Tuesday, February 16, 2010
Trends & Techniques Tuesday! To Temper or Not Temper??
Welcome to Trends and Techniques Tuesday! After much deliberation we have finally figured out a format for our beloved blog. Make sure you come back tomorrow for Wow Factor Wednesday; we will be featuring an artist from either Etsy or Artfire!
I decided to make this first article about something that is near and dear to my heart...CHOCOLATE!! I love chocolate and it is fun to work with, once you have the proper techniques. Chocolate is a funny creature as it can go from silky smooth and cooperative to rigid and frustrating in a matter of seconds.
So, what is "tempering chocolate" anyway? Well, tempering is a method of allowing the crystals in the chocolate to be distributed and suspended evenly throughout the final product. Correctly tempered chocolate will produce a shiny, bright and crisp chocolate, while incorrectly tempered chocolate will appear streaky and dull.
There are a couple of different methods of tempering, my personal perference is the "seed method".
Melt the chocolate in a double boiler while stirring to ensure unform temperature.
Once the chocolate has fully melted and reached a temperature of over 105°F (41°C), remove it from the heat. At this temperature, all the crystals, loose or stable, should be melted. Add a piece of unmelted chocolate to provide the seed crystals. This piece can be as big as 2 ounces (if you're melting a sizeable amount of chocolate) or can be chopped up into a few smaller pieces.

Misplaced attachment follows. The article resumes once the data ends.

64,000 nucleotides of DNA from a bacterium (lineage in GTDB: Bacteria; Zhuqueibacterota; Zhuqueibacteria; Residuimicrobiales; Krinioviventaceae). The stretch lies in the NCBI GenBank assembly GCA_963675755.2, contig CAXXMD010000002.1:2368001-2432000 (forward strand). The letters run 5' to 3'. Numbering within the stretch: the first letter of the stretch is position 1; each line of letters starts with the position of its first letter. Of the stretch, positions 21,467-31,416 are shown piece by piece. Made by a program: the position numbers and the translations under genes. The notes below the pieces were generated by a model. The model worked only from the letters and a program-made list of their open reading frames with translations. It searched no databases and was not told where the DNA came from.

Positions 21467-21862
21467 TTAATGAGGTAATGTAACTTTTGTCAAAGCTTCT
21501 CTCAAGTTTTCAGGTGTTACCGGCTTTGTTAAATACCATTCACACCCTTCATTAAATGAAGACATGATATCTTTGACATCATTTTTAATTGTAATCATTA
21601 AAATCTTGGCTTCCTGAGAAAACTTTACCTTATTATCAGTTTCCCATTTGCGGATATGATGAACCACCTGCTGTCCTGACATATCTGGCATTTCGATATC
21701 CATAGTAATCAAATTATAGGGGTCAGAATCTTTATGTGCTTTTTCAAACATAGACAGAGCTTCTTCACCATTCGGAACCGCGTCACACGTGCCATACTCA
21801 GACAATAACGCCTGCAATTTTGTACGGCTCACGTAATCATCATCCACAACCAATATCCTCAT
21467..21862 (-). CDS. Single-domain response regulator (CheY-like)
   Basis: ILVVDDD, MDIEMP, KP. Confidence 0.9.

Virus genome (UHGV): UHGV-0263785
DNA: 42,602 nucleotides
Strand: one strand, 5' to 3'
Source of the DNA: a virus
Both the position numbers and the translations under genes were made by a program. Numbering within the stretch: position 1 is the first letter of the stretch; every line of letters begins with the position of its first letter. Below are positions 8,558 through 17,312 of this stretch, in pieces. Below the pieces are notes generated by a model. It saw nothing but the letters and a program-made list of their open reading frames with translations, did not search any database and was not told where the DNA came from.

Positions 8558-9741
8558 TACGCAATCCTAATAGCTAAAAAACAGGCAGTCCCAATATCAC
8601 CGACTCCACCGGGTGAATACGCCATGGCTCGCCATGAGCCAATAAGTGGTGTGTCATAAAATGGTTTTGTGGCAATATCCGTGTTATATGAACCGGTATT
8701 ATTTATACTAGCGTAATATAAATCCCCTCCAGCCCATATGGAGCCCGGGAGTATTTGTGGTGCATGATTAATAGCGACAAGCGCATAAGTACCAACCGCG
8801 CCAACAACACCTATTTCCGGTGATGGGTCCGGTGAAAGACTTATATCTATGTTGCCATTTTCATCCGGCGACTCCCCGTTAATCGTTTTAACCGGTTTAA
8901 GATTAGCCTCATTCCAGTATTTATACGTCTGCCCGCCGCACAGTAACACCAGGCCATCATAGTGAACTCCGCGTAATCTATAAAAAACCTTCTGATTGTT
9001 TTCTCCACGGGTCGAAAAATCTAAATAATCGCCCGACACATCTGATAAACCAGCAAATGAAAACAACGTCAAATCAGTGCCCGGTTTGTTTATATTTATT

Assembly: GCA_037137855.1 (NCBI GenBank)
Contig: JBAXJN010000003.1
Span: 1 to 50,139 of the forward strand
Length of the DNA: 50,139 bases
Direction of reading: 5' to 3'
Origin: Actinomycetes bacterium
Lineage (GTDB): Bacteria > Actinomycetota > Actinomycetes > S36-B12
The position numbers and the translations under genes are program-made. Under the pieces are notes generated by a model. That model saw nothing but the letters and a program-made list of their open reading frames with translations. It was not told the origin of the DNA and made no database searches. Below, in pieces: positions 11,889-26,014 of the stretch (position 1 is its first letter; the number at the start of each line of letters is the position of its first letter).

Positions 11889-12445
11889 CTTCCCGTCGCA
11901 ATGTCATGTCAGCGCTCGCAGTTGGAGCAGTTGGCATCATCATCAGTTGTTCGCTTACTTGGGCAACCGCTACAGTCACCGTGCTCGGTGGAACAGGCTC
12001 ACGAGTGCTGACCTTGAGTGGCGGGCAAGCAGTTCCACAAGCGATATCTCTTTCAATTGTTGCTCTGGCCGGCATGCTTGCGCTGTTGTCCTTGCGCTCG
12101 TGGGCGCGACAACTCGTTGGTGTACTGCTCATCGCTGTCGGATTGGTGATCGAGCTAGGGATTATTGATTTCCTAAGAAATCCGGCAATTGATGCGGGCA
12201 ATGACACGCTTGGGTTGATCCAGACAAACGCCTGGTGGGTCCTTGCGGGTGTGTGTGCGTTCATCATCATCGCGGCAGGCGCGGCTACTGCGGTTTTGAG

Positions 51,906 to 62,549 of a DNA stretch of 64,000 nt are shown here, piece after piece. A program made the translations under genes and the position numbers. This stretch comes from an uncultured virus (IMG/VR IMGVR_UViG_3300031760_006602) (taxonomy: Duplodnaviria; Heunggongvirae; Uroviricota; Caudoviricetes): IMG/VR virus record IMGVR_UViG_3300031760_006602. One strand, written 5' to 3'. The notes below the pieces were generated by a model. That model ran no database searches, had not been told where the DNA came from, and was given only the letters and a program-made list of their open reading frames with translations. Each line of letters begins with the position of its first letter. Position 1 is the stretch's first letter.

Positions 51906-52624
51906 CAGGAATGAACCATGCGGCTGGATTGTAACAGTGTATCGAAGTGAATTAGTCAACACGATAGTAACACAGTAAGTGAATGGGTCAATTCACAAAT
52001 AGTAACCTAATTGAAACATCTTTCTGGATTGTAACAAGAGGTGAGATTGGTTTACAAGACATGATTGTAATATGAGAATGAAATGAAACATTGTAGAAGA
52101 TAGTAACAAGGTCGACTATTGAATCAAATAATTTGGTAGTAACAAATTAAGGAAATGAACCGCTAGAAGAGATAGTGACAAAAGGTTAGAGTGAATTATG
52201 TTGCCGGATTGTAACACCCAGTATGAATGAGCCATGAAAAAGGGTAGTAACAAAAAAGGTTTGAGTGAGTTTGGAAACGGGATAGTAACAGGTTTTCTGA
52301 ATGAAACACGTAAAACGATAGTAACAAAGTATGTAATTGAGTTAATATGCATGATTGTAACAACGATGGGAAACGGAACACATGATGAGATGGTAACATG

Stir until the chocolate's temperature enters the tempering range, 88-90°F (31-32°C). The chocolate should be kept at this temperature until used.
Specific Tempering Temperatures
Depending on the cocoa butter content of the chocolate and introduction of other ingredients, the tempering temperature of chocolate varies. Harold McGee's On Food and Cooking provides these values for the three broad categories of chocolate:
Type of Chocolate Tempering Temperature
Dark (no milk content) 88-90°F (31-32°C)
Milk 86-88°F (30-31°C)
White 80-82°F (27-28°C)
Note that although white chocolate does not contain any cacao solids, it is still subject to the same tempering procedures since it is made of cocoa butter.
Tempered chocolate can be stored for several months without blooming at constant cool room temperature, 60-65°F (15-18°C).
Now you are ready to make a confection creation to die for!! Hope you enjoyed this little chocolate tutorial and come back to see us soon!!